At 5:45 am this morning, I heard the distinct sound of the car that contains the man or woman who throws our newspaper. I usually am awake at that time, my body clock trained from years of rousing early to teach school. The paper carrier car circles the cul-de-sac and throws two papers to the four possible houses, hitting the sidewalks sometimes, sometimes barely making the curb, and then purrs off to throw wherever else.
Brings back memories.
Since I have written about my family before, you know that I am one of four children who grew up on the south side of Atlanta. I am the youngest.
My parents, who grew up during the Great Depression, believed not only in hard work, but in tithing and saving money. Our finances being tight, my parents drilled these two things into us as well as giving us an awareness of what things cost.
As we got older and took part-time jobs, our parents insisted that we tithe 10 percent and put the rest into a savings account, which they monitored. I don't remember being allowed to spend any money that I made. I, of course, might just be projecting a little Charles Dickens.
My parents expected each of us to save enough money to pay for our last year of college. Who knew what that would cost at that seemingly far-off time, so they had us right where they wanted -- in their pockets. LOL
In the early 60s, my brothers helped the family finances by throwing the afternoon Atlanta paper, then known as the Atlanta Journal in the neighborhood. In those days, we called them neighborhoods -- as we had never heard of that word "subdivision."
Our neighborhood was Sylvan Hills, an area of modest homes built in the post WW2 years, that lay west of I-85 and north of an area known as East Point, which had in its city limits --Hartsfield-Atlanta Airport -- and was so bustling that it had two runways.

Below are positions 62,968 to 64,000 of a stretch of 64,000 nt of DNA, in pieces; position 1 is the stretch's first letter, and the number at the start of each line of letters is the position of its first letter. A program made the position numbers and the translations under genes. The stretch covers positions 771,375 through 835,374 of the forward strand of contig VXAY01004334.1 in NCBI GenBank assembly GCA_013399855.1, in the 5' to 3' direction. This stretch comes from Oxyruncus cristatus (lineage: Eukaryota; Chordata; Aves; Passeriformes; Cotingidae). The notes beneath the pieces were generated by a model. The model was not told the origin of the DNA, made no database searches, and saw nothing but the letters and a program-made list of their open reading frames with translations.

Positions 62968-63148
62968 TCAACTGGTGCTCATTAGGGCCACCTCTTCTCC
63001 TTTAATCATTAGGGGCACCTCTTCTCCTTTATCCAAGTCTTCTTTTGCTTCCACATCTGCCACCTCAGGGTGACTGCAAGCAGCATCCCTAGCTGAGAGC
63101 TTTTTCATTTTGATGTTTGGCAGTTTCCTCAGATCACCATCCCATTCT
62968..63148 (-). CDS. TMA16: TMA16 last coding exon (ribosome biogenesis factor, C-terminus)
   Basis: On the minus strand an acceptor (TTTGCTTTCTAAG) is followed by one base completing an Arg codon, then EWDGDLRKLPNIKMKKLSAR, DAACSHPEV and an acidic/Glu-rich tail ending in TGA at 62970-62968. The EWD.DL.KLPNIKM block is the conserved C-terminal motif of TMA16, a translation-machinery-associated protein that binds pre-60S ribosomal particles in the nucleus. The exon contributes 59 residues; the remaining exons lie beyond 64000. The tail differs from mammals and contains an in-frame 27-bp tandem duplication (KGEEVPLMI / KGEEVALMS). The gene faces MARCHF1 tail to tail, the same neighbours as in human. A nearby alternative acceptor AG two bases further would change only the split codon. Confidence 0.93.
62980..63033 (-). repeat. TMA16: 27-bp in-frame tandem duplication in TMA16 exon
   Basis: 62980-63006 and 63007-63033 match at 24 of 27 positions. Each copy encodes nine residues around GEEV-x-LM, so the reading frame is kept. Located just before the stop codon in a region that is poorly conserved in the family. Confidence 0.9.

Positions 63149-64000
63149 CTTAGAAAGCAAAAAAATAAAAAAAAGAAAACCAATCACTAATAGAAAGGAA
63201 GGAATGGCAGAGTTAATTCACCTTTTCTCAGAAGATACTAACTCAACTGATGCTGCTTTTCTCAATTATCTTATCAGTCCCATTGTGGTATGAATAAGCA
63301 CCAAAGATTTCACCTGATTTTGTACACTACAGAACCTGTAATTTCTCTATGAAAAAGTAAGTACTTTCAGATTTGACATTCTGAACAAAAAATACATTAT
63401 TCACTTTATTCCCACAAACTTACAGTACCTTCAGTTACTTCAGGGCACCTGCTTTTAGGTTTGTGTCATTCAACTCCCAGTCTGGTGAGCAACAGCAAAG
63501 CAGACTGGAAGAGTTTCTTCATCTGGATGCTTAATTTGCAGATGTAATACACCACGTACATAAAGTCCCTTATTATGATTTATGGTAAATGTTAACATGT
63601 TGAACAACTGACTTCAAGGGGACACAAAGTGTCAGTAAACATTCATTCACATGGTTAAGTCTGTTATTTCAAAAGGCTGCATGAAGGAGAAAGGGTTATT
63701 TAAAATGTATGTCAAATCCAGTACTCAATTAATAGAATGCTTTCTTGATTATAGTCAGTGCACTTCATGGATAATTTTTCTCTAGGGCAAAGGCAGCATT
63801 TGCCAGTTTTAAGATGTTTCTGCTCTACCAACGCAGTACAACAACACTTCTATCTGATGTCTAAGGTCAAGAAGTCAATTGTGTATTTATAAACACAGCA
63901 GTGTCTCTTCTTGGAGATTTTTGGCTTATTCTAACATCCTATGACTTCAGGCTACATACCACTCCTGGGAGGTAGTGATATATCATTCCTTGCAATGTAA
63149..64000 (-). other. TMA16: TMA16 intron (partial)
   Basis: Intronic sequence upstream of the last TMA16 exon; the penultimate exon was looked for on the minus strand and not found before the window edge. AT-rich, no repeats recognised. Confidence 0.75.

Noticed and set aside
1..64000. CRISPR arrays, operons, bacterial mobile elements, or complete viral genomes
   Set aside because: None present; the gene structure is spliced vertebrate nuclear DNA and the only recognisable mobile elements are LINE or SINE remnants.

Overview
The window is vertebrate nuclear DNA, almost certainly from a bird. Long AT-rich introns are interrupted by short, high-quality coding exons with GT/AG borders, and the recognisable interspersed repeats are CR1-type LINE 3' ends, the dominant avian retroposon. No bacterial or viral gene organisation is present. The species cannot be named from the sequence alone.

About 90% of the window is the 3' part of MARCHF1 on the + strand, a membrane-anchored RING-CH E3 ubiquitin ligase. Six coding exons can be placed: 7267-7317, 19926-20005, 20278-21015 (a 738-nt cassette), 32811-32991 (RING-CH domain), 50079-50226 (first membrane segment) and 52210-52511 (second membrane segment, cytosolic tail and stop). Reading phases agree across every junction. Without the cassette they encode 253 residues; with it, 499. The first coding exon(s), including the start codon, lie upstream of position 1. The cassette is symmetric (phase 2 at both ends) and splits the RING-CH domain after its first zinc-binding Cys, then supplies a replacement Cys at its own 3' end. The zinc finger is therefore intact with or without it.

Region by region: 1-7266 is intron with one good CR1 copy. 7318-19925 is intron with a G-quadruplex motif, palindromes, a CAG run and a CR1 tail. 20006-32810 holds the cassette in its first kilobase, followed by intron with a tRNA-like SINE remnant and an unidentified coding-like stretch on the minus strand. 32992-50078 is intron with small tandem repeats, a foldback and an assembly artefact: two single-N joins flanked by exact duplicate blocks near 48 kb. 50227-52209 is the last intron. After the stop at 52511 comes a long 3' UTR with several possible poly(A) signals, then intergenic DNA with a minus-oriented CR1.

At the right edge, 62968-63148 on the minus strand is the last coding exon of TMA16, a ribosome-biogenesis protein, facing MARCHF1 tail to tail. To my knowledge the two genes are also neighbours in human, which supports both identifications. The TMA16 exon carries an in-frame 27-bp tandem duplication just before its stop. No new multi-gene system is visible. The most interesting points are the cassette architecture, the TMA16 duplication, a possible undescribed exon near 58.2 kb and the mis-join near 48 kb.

Our home street was Oana, and the street that ran parallel to Oana was Bader; we sometimes identified our classmates to our parents by the street on which they lived.
"Oh, he lives on Bader, or Lisbon, or Brewer," we'd say.
In fact, it was boys from Bader who first enticed my brothers to help with their paper routes, as these Bader brothers had the "market" on the business but were renown for their extreme laziness. At times, they paid a nickel to my childhood friend Marcie and me to throw the newspapers on our street.
Marcie and I thought it was the coolest thing ever to don the canvas bag, that held the papers, over our shoulders and head down the street and carefully "deliver" the papers to the subscribers. We walked up to each porch and placed the paper neatly and flatly on the top. We thought we were awesome looking with our bags and papers.
Even though I can't remember their names now, I remember that the brothers from Bader were hulking, brooding boys with little interest in school, who intimidated younger kids and ruled boys their own age. They openly smoked on their front porch and played their transistor radios late into the night, the glow of their cigarettes burning from the dark porch and their raucous laughter heard up and down the street. They were not dangerous, but they had an rough edge, unknown but recognized from my innocent perspective.
The Bader brothers began to pay my brothers on a regular basis to throw papers on "that street," and that street could be one of many -- as their domain ran four or five routes.
The Atlanta Journal's afternoon route carriers ran a paper drop about two miles away. Here was a central location where the papers could be picked up by boys who threw them . They operated out of a store front, and according to my brother, it could be a place that provoked strong language and the occasional fist fight. After all, we're dealing with boys. At one point, one of the Bader brothers tried to pick a fight with my brother, a fight he refused, but remembered that those guys "simply did not like him."